We read with interest, and some surprise, Dr. Stuart Richer’s article in Optometry Times entitled “The third carotenoid-mesozeaxanthin (Z-RS) and who needs to consume it.” In this article, Dr. Richer concludes that “simple proclamations...are misleading,” and we concur with his conclusion in this regard
I’m certain by now we’ve all heard a lot about the recent AOA manpower study from the Lewin group. What the study was not designed to do—and so did not answer—was the burning question we all have: are there too many optometrists?
Our profession has had to fight for the privilege of caring for our patients with ocular disease. With optometry as a legislated profession, these battles have occurred in every state and, as a result, optometric practice acts vary widely. Ophthalmology does not have to endure such travails. Ophthalmologists can do pretty much whatever is in their purview, as is their right.
If you’re asking about something, chances are your colleagues are, too. Look into it, figure it out, and write about it! This is the advice I gave to Southern College of Optometry faculty members during a recent invited presentation about publishing in non–peer-reviewed journals. By far, the biggest question I was asked was, “How do I start?”
The profession has long awaited the release of the Eye Care Workforce Study. The project was jointly commissioned by the American Optometric Association (AOA) and the Association of Schools and Colleges of Optometry (ASCO) and was conducted by the Lewin Group. The date of the study is listed on the Executive Summary as April 25, 2014, and the results were made public June 10. Congratulations to the AOA and ASCO for commissioning the study. The last one by Abt was in 1999, so this was quite timely and in fact long overdue.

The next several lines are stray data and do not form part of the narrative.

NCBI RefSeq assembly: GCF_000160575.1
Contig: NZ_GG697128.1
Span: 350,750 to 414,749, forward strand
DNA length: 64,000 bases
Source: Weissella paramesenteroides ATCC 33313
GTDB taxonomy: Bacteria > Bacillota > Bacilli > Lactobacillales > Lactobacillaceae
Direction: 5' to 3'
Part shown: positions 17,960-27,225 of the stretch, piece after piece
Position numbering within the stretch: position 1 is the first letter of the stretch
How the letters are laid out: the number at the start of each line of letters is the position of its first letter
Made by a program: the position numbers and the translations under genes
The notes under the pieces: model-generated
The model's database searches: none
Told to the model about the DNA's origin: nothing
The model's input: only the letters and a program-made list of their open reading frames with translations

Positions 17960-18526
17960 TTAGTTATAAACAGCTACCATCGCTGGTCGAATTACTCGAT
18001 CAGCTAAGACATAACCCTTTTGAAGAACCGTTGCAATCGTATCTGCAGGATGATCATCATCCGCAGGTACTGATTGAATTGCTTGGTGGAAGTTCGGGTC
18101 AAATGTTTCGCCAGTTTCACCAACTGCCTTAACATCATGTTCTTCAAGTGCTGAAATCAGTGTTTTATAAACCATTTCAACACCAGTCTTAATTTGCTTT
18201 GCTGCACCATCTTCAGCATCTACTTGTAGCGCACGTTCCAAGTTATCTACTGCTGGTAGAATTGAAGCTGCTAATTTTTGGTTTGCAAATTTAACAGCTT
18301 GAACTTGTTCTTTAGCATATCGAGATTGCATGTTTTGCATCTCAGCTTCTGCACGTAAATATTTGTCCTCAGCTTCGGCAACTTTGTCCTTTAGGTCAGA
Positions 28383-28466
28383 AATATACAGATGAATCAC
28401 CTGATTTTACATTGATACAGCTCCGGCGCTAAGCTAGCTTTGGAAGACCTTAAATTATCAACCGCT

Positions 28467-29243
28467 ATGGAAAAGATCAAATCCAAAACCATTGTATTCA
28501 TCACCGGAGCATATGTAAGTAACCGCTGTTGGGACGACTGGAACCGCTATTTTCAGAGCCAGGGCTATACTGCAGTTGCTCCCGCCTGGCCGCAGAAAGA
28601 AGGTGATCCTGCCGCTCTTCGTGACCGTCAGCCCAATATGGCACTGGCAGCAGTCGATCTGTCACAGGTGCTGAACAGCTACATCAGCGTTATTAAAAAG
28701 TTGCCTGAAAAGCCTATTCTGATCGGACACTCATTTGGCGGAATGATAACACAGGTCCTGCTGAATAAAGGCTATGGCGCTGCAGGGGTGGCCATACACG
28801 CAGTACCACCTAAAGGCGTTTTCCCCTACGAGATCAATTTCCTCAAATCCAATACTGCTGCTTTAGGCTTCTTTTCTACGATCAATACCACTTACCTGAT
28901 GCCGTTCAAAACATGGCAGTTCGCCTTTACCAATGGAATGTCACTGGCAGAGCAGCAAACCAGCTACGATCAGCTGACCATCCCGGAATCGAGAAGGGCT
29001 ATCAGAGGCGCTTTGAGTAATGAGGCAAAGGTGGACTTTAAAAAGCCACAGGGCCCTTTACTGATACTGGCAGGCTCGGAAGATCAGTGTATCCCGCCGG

As I sit here to write this editorial, it’s 97 degrees outside. That’s an unusually high temperature for mid June in the Philadelphia area. I’m hoping that it’s not quite so hot and humid when the industry will soon convene in the City of Brotherly Love for the annual American Optometric Association (AOA) Optometry’s Meeting. Of course, by the time you read this, that meeting will be one for the history books, and we’ll be looking ahead to Vision Expo West in Las Vegas (also hot; don’t let the month of September fool you) and the American Academy of Optometry (AAO) annual meeting in Denver.
Every optometrist proudly echoes the changes in our profession and the increases in our abilities to care for our patients. Yet there have been other changes at work that have not been so great, and in fact I hold to be the greatest challenge to our profession for the future: vision care plans.
Patients will soon be able to undergo a refraction online through Opternative.com in a matter of minutes and for a fraction of the cost of a traditional exam, but the company doesn’t intend for its test to replace a complete eye exam.